The U.S. Department of Labor looks at the public sector with a specialized lens, for a variety of reasons. One area worth discussing is the administrative exemption to minimum wage and overtime. As we all know, to meet the administrative exemption, an employee must satisfy two criteria: perform work directly related to management or general business operations, and use independent judgment and discretion with respect to matters of significance.
Whether work is directly related to management or general business operations is a question that deserves some thought. In the public sector, it includes work in functional areas such as: tax; finance; accounting; purchasing; procurement; advertising; marketing; safety and health; human resources; employee benefits; labor relations; public relations, government relations; internet and database administration; regulatory compliance; and other, similar activities.
These are tasks of many cities, counties, and agencies, and are not the reason the organizations exist. Instead, public-sector organizations exist to serve the citizens of their districts, and any activity to help those citizens is not on the administrative side of the business, and cannot be included under the exemption.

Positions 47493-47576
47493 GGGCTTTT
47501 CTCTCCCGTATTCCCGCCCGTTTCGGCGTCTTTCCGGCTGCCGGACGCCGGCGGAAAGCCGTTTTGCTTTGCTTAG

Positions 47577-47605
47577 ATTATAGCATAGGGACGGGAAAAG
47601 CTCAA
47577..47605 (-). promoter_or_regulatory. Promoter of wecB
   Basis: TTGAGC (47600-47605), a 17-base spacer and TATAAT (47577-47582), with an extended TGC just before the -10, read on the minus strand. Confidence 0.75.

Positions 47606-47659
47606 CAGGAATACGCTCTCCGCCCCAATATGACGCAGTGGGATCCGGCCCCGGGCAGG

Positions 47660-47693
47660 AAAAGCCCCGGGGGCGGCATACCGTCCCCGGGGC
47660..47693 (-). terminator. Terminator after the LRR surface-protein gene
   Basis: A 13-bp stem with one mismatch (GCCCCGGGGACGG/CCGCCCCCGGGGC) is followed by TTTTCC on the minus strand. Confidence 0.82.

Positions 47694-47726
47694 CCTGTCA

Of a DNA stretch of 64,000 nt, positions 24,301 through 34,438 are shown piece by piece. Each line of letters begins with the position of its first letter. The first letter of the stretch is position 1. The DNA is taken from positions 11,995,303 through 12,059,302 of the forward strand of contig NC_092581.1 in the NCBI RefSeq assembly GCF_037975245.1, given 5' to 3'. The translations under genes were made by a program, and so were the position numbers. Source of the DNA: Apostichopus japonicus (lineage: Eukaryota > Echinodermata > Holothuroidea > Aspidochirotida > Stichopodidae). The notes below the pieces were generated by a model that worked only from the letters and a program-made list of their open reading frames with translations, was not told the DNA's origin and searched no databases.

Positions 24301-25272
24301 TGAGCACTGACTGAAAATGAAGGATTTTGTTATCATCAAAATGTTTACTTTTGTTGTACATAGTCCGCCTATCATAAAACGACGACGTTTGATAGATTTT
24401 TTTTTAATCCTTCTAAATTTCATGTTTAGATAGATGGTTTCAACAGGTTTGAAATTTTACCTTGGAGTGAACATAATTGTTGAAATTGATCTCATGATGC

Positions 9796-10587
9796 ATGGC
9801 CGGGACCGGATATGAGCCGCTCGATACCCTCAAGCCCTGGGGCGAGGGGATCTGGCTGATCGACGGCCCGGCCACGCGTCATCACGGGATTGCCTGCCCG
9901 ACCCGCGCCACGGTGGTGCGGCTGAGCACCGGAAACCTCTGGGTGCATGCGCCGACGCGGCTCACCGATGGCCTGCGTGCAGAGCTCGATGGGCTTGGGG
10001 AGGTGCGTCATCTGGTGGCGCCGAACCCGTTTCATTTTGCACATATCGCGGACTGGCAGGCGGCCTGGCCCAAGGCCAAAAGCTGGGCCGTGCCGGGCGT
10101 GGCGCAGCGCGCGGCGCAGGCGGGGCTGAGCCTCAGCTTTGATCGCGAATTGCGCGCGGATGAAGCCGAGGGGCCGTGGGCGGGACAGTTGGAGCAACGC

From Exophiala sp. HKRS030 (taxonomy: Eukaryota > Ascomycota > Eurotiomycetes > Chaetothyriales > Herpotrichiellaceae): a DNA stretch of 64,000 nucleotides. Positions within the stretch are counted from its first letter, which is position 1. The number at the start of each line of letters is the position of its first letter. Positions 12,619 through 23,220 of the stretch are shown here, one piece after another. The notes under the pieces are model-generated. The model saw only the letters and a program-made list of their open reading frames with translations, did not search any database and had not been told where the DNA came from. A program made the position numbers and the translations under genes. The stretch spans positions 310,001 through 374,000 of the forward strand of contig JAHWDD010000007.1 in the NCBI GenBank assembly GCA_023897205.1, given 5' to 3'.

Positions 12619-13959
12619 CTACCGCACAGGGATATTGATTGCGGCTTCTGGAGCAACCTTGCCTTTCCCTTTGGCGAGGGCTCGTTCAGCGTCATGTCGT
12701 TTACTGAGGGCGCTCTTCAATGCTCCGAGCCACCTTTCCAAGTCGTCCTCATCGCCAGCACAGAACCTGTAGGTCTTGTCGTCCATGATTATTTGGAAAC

Public-sector inspectors or investigators of various types, such as fire prevention or safety, building or construction, health or sanitation, environmental or soils specialists and similar employees generally do not meet the duties requirements for the administrative exemption because their work typically does not involve work directly related to the management or general business operations of the employer.
A project manager may meet the exemption if he or she leads a team to complete major projects for the employer such as purchasing, selling, or closing all or part of the business, negotiating a real estate transaction or a collective bargaining agreement, or designing and implementing productivity improvements, even when the employee does not have direct supervisory responsibility over the other employees on the team. The more difficult issue is when a project manager is performing work on the operations side of the business. Because it is not on the administrative side of the business, the administrative exemption may likely not apply. Whether other exemptions apply is a question the employer must explore. Of course, MSEC can help with this analysis.